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Posted 02.25.05
 
 
   

Policy Factors and New York Times Stories Significantly Influence U.S. Humanitarian Aid

COLUMBIA, Mo. - After December's tsunami catastrophe in Asia, the United States was called upon to provide humanitarian aid to the ravaged region. While this disaster assistance is assumed by some to be non-political in deciding who receives what and how much, a University of Missouri-Columbia researcher found that U.S. domestic and foreign policy factors greatly affect these disaster decisions. Also, aid is strongly influenced by the number of New York Times stories that appear about a natural disaster.

"Foreign disaster aid may be humanitarian by definition, but decisions to grant and allocate disaster relief are made in a political environment," said A. Cooper Drury, assistant professor of political science at MU, who conducted the study along with Richard Olson of Florida International University and Douglas Van Belle of Victoria University of Wellington. "Clearly, event severity plays a large and appropriately significant role in the allocation of disaster assistance, but it's also clear that media coverage -- that is, salience -- plays an even larger role."

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Drury examined foreign disaster assistance data from 1964 through 1995, consisting of 2,337 natural disaster cases over the 32-year period. During that time, disasters killed more than two million people and rendered more than 100 million homeless worldwide. Drury found that a 66 percent of the catalogued disasters did not receive any U.S. aid.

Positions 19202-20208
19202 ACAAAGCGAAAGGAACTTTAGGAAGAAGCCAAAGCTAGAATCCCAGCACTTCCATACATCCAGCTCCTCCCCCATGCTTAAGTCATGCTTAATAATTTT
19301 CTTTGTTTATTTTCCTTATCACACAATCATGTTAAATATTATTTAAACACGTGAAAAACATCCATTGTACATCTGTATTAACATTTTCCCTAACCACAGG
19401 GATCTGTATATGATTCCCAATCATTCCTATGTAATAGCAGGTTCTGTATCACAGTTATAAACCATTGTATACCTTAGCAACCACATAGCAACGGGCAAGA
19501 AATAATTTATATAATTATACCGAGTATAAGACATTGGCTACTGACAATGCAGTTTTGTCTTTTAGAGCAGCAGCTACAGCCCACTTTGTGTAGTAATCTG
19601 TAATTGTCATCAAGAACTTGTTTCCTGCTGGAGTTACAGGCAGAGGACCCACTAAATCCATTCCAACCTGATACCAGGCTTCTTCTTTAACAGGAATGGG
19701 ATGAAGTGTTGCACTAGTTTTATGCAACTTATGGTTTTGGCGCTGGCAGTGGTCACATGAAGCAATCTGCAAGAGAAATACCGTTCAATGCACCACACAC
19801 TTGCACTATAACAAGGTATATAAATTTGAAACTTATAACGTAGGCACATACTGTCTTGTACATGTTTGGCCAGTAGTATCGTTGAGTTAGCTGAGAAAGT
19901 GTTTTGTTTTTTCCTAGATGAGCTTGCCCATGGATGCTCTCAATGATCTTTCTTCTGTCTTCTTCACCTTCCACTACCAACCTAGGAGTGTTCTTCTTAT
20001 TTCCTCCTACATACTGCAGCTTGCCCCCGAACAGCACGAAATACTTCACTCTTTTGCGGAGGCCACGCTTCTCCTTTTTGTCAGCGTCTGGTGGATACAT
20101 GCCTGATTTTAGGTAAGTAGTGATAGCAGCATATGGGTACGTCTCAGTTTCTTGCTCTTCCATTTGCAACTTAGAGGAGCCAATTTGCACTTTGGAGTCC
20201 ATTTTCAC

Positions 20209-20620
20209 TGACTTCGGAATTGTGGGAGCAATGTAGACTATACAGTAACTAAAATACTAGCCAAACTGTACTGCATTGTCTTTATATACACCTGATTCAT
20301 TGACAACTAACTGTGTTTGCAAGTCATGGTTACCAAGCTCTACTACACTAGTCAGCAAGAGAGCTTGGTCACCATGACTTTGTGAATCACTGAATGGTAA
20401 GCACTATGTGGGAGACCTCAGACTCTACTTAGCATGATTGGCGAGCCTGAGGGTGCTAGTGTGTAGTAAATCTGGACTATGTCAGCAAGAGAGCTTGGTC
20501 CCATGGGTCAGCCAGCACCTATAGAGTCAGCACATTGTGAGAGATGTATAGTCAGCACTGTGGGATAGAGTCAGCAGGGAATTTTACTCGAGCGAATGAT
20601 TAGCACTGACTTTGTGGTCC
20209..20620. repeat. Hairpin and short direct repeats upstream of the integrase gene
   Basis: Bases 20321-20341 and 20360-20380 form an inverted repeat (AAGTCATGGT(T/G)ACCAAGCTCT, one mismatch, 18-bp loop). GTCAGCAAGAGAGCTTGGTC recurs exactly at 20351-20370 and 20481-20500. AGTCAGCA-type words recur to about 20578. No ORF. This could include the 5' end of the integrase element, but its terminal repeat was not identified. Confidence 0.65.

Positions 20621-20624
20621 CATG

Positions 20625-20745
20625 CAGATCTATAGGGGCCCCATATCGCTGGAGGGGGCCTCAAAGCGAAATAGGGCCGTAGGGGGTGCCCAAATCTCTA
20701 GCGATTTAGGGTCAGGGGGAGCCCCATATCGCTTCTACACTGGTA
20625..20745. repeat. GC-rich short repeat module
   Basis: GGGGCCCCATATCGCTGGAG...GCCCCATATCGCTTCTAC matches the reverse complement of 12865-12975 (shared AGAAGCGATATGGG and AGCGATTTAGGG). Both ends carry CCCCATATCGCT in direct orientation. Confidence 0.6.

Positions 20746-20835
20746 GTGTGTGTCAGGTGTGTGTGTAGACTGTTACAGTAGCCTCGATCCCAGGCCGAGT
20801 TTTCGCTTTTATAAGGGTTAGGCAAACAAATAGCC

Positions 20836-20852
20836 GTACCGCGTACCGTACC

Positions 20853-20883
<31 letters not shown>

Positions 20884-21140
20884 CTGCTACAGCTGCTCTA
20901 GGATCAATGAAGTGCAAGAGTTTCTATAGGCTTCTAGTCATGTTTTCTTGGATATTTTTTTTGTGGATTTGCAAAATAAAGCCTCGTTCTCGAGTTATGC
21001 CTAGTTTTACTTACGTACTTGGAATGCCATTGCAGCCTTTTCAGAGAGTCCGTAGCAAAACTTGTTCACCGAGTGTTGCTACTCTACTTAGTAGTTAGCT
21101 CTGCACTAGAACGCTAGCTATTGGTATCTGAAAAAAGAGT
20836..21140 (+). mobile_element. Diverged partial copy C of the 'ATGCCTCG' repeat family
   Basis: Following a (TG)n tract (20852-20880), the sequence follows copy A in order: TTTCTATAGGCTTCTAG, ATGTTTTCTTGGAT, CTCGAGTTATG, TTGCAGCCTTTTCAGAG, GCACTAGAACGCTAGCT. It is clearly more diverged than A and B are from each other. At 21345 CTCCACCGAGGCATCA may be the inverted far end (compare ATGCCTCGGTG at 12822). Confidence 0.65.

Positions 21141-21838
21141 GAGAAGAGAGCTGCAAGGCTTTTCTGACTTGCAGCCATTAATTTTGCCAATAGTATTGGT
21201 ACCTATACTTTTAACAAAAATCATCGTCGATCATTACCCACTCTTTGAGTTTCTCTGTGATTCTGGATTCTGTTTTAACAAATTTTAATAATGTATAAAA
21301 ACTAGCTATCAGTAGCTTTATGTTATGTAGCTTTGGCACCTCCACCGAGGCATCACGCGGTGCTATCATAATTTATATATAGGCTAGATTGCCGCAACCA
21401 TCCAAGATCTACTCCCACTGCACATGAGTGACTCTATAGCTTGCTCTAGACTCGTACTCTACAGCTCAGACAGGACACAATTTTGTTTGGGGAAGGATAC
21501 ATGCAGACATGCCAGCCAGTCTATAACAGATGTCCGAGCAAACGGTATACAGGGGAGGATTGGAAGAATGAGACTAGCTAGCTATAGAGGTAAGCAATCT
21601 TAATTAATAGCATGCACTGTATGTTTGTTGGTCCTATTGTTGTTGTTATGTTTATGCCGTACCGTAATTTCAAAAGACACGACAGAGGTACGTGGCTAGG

Drury also found the more democratic the affected nation was, the more likely the U.S. would provide disaster aid. Also, alliance ties with the disaster-stricken country significantly increased the likelihood that disaster assistance would be provided. According to the data, allies received 78 percent of the U.S. aid, while 11 percent went to non-allies. Drury also noted that the number killed in a disaster was not significant, but the number made homeless by a disaster did influence the decision process.

What Drury found most surprising though was the impact the New York Times had on the aid distribution. For each story the Times printed about a disaster, an additional half million dollars was allocated on average by the U.S. Drury said this finding was striking because disaster severity is controlled by the number killed and made homeless, and that for each disaster-induced fatality, the affected country receives $395 in aid on average. In other words, one New York Times article was worth more disaster aid dollars than 1,500 fatalities.

"That U.S. officials use, consciously or not, such information in their decisions underscores the power of the media," Drury said.

Drury's study will be published in the May edition of The Journal of Politics.

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